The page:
Evangelical voters would likely accept and enthusiastically support any of the four front-running candidates for the Republican presidential nomination, Family Research Council President Tony Perkins said Tuesday evening.

Perkins, an influential leader of social conservatives, suggested that Texas Gov. Rick Perry, former Massachusetts Gov. Mitt Romney (R), and Reps. Michele BachmannMichele Marie BachmannBachmann won't run for Franken's Senate seat because she did not hear a 'call from God' Billboard from ‘God’ tells Michele Bachmann not to run for Senate Pawlenty opts out of Senate run in Minnesota MORE (R-Minn.) and Ron Paul (R-Texas) would each be acceptable to evangelicals.

"Yes, I think so," Perkins told Fox Business Network host Lou Dobbs, who asked if the four front-runners "would satisfy the evangelical right."

"I think what's going to happen is that, in the end, you're going to see a much more unified, conservative voting bloc than you did in 2008," he said. "What you're going to see are conservatives rallying to a candidate that will beat and replace Barack ObamaBarack Hussein ObamaTrump taps vocal anti-illegal immigration advocate for State Dept's top refugee job The federal judiciary needs more Latino judges Obama plans to use Netflix deal to stop political divisiveness MORE in the White House."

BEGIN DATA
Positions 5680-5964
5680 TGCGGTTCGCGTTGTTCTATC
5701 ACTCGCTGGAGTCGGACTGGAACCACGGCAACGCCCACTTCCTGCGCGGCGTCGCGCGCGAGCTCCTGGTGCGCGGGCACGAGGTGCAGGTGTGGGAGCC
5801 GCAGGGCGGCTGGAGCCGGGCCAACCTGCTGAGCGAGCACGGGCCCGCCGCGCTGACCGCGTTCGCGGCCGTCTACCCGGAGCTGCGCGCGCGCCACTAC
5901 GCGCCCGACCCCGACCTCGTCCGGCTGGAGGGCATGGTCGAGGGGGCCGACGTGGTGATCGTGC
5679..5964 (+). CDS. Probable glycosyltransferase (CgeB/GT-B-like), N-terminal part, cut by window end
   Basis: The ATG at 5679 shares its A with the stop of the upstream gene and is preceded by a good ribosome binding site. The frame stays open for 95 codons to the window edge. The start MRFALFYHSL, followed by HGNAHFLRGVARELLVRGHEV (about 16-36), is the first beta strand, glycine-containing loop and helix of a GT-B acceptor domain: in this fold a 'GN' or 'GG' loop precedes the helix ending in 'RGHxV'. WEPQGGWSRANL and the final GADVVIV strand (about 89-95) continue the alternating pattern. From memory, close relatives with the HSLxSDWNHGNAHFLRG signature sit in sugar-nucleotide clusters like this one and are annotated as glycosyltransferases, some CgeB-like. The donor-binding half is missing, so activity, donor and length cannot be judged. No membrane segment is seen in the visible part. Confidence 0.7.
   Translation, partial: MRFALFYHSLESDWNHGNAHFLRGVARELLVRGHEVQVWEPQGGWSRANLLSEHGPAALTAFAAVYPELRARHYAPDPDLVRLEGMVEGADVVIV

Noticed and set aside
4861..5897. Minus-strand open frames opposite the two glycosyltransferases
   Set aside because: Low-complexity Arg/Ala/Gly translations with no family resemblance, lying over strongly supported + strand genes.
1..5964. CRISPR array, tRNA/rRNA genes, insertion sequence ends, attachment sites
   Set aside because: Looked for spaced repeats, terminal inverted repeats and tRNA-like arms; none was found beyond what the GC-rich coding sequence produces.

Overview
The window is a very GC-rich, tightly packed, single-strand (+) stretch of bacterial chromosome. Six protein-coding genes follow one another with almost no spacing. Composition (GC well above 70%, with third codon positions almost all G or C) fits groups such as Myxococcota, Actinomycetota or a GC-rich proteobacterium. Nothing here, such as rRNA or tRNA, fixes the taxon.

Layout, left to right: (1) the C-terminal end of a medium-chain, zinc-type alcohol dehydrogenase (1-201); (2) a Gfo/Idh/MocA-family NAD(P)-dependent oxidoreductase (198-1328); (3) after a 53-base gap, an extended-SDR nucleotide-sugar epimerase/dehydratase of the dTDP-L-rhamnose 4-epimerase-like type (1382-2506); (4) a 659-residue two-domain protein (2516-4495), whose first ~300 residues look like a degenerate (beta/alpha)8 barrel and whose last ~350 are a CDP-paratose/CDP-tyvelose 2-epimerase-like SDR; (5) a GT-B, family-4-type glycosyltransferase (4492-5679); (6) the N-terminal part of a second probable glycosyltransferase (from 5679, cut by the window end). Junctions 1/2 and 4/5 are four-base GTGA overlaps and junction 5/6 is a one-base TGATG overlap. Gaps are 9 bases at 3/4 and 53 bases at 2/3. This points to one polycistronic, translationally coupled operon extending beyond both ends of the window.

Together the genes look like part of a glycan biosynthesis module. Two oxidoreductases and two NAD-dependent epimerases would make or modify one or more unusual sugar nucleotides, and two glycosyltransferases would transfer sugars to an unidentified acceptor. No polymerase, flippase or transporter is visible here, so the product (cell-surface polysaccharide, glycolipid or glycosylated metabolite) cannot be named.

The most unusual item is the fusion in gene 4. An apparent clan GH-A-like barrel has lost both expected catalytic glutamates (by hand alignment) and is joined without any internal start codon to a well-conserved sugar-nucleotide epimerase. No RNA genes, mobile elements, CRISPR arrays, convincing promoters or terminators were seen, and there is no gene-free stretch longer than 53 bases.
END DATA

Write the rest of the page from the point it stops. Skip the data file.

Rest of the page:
There was a sense that in 2008 a number of evangelicals who were unenthused about Sen. John McCainJohn Sidney McCainSenate panel advances 6B defense policy bill McCain: Trump pardoning Jack Johnson 'closes a shameful chapter in our nation’s history' Trump pardons late boxing champion Jack Johnson MORE (R-Ariz.) as the Republican nominee stayed home. James Dobson, another influential evangelical leader who heads Focus on the Family, had disparaged McCain before reluctantly endorsing the GOP nominee in the late stages of the campaign.

Evangelical Christians and social conservatives have traditionally been an important base of support for Republicans, arguably reaching an apex during the election and reelection of President George W. Bush.

There's no clear candidate to overwhelmingly receive the support of evangelical voters in the Republican primary; Perry makes frequent references to faith on the campaign trail, as does Bachmann, who had long belonged to a conservative Lutheran church. Romney is hoping that concerns about his Mormon faith, which had lingered during his 2008 campaign, have been dispelled among Christian voters during his 2012 effort.

Perkins took particular interest in Perry, though, expressing interest in seeing how the Texas governor performs in a debate setting.

"I think people will wait and see how he does on these debates," he said. "I am certain he will do quite well, having been the longest-serving governor in the country."